Parents vent anger online over paedophile's exploits

A handout picture released by the British National Crime Agency on June 1, 2016 shows a custody picture of Richard Huckle who admitted a string of charges of sexual crimes against children in Kuala Lumpur and whose sentencing hearing began in London on June 1, 2016.

PETALING JAYA: Outraged Malaysian parents have taken to Facebook to condemn Richard Huckle (pic).

Many described painfully graphic punishments and other tortures not fit to print that they wished could be inflicted on the 30-year-old.

Wan Royaha Wan Hussein was dismayed over Huckle's desire to be a foster parent in order to have a continuous supply of children to abuse.

"So that you can molest the kids as and when you like. You are a devil in disguise! Hell to you," said the mother.

Bridge Lai, a mother of two, was heartbroken over the plight of the young ones that Huckle abused, and called him a shrewd master manipulator who cheated both adults and children alike.

Ganes Thangasamy, a father of two, was puzzled as to why more information was not disclosed to the Malaysian authorities.

"I wonder why the Aussies never informed the Royal Malaysian Police!" he said.

Serena Siew Ming Lye also questioned why the Australian police tipped off the British authorities about Huckle's return to his homeland instead of working directly with the Malaysian police.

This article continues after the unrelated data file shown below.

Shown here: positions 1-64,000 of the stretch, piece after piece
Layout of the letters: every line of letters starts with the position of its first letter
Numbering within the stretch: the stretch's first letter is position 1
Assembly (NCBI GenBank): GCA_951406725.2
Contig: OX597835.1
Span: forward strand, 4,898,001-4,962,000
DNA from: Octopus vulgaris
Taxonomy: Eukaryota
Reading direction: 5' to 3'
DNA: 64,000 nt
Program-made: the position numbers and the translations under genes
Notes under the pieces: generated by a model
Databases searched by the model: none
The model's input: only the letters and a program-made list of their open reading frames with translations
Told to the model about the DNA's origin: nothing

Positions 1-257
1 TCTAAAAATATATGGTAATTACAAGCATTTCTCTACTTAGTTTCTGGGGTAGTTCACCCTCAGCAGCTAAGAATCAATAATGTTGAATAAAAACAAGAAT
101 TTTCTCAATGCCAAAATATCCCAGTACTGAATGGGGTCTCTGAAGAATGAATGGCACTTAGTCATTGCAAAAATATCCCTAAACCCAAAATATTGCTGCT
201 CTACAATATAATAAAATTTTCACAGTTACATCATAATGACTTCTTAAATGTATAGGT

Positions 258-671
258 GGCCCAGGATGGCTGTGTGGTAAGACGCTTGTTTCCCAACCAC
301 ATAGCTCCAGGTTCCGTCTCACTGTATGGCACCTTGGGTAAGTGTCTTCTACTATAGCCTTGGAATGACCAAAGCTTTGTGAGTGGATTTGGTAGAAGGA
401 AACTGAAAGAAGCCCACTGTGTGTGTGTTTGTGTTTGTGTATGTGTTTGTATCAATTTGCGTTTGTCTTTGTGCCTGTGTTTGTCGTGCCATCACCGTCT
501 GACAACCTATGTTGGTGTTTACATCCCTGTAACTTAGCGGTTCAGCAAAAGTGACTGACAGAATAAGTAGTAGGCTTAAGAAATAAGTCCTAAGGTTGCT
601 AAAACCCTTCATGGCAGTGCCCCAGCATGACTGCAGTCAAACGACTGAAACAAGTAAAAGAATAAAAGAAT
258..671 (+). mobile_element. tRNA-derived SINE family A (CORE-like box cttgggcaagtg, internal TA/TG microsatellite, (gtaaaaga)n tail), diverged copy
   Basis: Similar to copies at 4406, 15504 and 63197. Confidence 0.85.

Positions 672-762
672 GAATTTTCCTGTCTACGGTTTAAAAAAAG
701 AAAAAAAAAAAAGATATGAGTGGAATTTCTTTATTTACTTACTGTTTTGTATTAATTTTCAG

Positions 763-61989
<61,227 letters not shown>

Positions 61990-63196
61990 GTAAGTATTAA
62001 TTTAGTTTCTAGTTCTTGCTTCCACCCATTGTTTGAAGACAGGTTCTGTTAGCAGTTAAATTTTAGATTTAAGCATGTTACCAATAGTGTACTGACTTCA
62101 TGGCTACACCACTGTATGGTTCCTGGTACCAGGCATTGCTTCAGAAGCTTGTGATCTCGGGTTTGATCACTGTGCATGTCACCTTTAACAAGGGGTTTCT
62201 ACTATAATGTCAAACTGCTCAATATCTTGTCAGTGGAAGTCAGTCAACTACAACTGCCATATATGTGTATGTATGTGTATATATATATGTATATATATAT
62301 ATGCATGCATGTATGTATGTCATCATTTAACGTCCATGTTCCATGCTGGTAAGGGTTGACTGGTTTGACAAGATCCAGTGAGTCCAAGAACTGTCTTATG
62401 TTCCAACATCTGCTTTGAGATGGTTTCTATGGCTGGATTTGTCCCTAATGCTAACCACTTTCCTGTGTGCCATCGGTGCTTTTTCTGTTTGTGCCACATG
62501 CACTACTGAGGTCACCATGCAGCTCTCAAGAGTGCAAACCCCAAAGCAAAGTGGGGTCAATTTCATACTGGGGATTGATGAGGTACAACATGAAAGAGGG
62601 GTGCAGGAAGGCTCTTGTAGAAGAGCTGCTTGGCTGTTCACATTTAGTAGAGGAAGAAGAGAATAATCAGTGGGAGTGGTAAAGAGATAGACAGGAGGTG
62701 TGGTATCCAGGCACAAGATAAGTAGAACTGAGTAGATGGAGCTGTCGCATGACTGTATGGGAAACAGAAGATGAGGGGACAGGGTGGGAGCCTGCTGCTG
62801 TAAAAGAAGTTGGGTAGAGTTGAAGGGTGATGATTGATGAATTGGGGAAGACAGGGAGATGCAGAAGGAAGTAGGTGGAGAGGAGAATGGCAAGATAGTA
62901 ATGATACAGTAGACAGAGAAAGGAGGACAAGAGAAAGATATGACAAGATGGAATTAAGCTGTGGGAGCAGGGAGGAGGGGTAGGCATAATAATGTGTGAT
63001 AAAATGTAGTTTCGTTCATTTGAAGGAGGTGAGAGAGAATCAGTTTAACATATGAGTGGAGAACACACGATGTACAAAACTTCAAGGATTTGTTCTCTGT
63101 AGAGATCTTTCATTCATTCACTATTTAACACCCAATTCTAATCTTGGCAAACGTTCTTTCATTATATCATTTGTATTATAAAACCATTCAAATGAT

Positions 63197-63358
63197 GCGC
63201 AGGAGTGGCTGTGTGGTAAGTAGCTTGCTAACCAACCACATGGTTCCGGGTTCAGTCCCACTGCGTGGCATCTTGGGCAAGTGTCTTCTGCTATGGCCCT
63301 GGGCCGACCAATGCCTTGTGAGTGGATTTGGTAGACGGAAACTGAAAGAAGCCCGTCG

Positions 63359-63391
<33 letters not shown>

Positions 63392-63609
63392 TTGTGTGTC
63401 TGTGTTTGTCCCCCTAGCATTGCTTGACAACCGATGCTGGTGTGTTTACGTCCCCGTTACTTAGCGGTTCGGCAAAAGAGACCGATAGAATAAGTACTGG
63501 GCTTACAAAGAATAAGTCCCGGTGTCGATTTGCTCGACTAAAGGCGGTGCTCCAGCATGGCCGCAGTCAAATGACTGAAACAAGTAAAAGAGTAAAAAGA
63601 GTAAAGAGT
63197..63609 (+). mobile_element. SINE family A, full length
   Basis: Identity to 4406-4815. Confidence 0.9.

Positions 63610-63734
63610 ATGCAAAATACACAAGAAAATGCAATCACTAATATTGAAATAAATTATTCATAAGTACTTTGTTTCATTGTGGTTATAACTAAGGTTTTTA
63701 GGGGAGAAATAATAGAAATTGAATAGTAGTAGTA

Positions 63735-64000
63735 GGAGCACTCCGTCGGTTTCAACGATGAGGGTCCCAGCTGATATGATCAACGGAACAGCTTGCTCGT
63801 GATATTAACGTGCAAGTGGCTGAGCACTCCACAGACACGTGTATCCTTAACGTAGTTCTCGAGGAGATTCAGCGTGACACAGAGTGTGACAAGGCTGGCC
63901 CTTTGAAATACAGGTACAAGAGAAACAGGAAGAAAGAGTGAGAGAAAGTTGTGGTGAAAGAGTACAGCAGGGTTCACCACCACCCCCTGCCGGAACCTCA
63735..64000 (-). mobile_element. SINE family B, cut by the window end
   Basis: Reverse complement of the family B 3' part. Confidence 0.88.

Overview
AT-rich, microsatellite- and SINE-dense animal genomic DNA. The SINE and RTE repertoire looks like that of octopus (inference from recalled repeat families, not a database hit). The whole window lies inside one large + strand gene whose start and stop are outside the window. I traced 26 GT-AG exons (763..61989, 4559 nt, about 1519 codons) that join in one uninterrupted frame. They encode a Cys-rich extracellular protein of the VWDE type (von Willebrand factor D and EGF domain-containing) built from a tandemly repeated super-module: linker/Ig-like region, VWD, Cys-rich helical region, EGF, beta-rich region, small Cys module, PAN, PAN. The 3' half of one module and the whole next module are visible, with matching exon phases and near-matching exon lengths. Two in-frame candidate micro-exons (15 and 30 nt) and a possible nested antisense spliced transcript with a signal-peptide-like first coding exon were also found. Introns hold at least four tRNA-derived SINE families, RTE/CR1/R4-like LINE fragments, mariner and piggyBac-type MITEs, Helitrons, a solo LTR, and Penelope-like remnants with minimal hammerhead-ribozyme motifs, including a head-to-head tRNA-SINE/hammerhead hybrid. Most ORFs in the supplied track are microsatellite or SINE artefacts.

Family matriarchs such as Datin Christie Gonzales were horrified that his paedophile activities went unnoticed over seven years.

"Children he raped grew up before his eyes. Downright evil! Pitiable children. So vulnerable," she said.

In a sentiment shared by many, Asha Katte also called for Huckle's extradition.

"Should be sent back to Malaysia and get death penalty," she said.

Iylia Juhaida Jamaluddin echoed the idea: "Crimes against innocent Malaysian children and he should face punishment here."

Lynn Mason reminded parents to keep a close eye on their children, adding that "I sincerely hope that some of the focus will go towards caring for all of his victims".

Businesswoman Lauren Ashley, 46, when interviewed, said she hoped that voluntary organisations in Malaysia would enforce a stringent screening process before accepting any volunteers.

Mahani Mohamad, 50, is aware that screening applicants is a standard procedure when accepting volunteers in organisations within the country.

"However, at times, there is a need to listen to our gut feelings and pay attention to telltale signs that appear," she said.

Puteri Isyatur Radhiyah, 42, feels children are the best judge.

"If they are not happy with the situation they are in, we should not disregard their feelings," said the mother of five.